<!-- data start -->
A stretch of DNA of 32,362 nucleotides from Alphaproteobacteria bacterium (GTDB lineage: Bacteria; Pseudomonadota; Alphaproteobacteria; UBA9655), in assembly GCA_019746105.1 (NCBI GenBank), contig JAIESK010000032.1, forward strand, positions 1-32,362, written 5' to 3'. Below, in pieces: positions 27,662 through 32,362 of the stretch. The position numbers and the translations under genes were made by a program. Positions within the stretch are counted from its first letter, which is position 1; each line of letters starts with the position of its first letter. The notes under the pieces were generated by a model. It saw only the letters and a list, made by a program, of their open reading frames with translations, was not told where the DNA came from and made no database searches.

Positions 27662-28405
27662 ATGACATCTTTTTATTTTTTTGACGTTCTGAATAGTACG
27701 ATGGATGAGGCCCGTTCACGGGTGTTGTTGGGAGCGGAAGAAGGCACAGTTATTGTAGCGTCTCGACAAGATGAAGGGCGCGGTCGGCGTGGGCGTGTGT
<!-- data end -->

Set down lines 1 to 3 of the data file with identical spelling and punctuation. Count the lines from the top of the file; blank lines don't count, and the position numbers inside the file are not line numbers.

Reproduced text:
A stretch of DNA of 32,362 nucleotides from Alphaproteobacteria bacterium (GTDB lineage: Bacteria; Pseudomonadota; Alphaproteobacteria; UBA9655), in assembly GCA_019746105.1 (NCBI GenBank), contig JAIESK010000032.1, forward strand, positions 1-32,362, written 5' to 3'. Below, in pieces: positions 27,662 through 32,362 of the stretch. The position numbers and the translations under genes were made by a program. Positions within the stretch are counted from its first letter, which is position 1; each line of letters starts with the position of its first letter. The notes under the pieces were generated by a model. It saw only the letters and a list, made by a program, of their open reading frames with translations, was not told where the DNA came from and made no database searches.

Positions 27662-28405
27662 ATGACATCTTTTTATTTTTTTGACGTTCTGAATAGTACG